The Raymond Haggh (September 4, 1920 - March 13, 2011) and Hilde Wentzlaff-Eggebert (February 8, 1927 - March 16, 2007) correspondence documents the lives and long-distance relationship of these two music scholars. The collection primarily consists of pieces of correspondence exchanged between Haggh and Wentzlaff-Eggebert and sent to them by their respective relatives. Letters are occasionally accompanied by newspaper clippings or other loose papers, including a musical score composed by Haggh for Wentzlaff-Eggebert and official documentation needed as part of Wentzlaff-Eggebert’s application for transport from Berlin to the United States.
Materials from this collection must be used in the Michelle Smith Performing Arts Library's Irving and Margery Morgan Lowens Special Collections Room, 10:00 am to 5:00 pm, Monday through Friday. Please contact SCPA's curator to make an appointment: Email: firstname.lastname@example.org, Tel: 301.405.9220.
There are no restricted files in this collection.
1.25 Linear Feet
The Raymond Haggh and Hilde Wentzlaff-Eggebert correspondence covers the period from 1944 to 1949; the bulk of the materials date from 1947 to 1949. The collection consists of personal papers of unpublished correspondence, notes, programs, reports, certificates, memorabilia, clippings, and newspaper articles related to Haggh and Wentzlaff-Eggebert’s acquaintance, courtship, marriage proposal, and married life, including letters addressed to each other, as well as letters received by Haggh and Wentzlaff-Eggebert from their own and each other’s relatives. Newspaper clippings are dispersed throughout and include coupons, photographs, and articles. There is also documentation of Haggh’s military record; commencement and concert programs; receipts of marriage license, airline ticket, money order, and US Treasury bond purchases; a notification of birth registration; typed German examinations; a handwritten musical score, and small ornaments.
Raymond Haggh (September 4, 1920 – March 13, 2011) and Hilde Wentzlaff-Eggebert (February 8, 1927 – March 16, 2007) were American-based music scholars. The two met through correspondence while Haggh lived in Chicago and Wentzlaff-Eggebert lived in Berlin. During the Russian blockade of Berlin, Wentzlaff-Eggebert escaped to the United States via the American Airlift. Haggh proposed during their correspondence, prior to meeting Wentzlaff-Eggebert in person, and the two were married in 1949.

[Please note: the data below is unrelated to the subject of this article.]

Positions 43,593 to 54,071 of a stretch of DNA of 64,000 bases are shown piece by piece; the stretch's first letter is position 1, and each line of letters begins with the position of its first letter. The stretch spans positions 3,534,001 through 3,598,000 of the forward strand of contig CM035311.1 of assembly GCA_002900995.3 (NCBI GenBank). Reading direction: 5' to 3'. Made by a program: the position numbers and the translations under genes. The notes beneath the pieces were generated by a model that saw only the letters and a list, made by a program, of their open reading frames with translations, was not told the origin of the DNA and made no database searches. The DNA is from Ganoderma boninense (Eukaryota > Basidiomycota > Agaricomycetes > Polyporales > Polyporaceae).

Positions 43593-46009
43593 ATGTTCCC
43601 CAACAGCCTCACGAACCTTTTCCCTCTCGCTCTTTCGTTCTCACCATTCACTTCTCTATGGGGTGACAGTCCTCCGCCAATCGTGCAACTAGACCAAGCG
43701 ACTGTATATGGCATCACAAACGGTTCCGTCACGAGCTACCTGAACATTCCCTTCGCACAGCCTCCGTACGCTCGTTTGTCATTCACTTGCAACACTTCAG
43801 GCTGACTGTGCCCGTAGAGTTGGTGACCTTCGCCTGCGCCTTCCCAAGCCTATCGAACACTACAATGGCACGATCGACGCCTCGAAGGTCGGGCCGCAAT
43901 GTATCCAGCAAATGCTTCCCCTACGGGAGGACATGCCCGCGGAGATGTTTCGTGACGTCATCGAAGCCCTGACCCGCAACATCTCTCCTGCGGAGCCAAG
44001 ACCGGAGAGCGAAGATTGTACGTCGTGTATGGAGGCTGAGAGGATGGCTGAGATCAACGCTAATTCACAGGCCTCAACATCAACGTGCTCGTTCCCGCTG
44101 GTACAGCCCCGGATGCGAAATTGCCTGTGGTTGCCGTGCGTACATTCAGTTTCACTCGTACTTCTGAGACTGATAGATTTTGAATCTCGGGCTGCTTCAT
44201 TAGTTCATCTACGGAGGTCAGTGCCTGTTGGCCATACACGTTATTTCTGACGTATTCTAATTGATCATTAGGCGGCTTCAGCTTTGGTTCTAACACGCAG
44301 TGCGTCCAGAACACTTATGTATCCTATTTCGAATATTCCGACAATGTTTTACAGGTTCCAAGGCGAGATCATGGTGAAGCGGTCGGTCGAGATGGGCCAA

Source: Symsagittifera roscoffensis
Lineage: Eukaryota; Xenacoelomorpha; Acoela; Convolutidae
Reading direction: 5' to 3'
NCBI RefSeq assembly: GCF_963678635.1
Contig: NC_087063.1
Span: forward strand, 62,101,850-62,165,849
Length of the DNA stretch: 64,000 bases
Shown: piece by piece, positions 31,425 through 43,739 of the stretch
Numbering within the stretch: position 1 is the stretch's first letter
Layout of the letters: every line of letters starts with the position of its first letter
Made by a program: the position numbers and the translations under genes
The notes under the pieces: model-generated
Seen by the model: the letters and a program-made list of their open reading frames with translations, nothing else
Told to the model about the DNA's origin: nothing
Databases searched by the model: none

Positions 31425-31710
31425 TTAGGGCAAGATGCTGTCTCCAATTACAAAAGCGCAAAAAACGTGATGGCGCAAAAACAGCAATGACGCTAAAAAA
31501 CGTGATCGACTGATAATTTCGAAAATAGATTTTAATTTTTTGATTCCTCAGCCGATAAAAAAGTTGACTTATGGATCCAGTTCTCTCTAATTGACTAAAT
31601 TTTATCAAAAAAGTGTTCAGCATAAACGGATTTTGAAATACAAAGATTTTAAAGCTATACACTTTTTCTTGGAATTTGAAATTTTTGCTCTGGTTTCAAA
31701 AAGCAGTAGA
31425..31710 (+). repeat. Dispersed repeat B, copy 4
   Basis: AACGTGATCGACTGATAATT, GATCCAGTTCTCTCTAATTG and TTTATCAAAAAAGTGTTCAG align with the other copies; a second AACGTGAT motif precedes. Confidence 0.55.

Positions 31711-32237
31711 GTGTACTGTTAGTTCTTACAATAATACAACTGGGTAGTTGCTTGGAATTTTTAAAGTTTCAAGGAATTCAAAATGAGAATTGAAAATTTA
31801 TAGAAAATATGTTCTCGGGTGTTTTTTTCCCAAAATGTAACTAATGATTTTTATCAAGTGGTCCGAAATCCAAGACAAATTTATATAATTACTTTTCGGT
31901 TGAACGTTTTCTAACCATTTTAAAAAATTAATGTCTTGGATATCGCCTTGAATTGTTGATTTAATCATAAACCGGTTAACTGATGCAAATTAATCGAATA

Raymond Haggh was born in Chicago, and served in the US Army from 1942–1945. In 1961, he earned a PhD in Music from Indiana University, and taught music at what was then Memphis State College (now University) from 1960 until 1989. He also served as the Associate Dean of the College of Arts and Sciences at the University of Nebraska-Lincoln from 1973 until 1977, and then as the Director of the School of Music until 1983. A recipient of numerous academic awards during his tenure, Haggh also published two major translations from German into English of Riemann's History of Music Theory and D.G. Turk's School of Clavier Playing.
Hilde Wentzlaff-Eggebert was the only child of Gerda and Ernst-Günther Wentzlaff-Eggebert, a violinist who was in a Russian prison camp during her initial correspondence with Haggh. Wentzlaff-Eggebert earned a Bachelor of Arts degree from the University of Nebraska-Lincoln and was active as a soprano and volunteer in the local arts community. The couple had two daughters, Barbara Haggh-Huglo, Professor of Music at the University of Maryland, and Karen Hall of Fort Worth, Texas.
This collection is organized into one series:
Gift in 2015 from Dr. Barbara Haggh-Huglo, a Professor of Musicology at the University of Maryland and daughter of Raymond Haggh and Hilde Wentzlaff-Eggebert.
Part of the Michelle Smith Performing Arts Library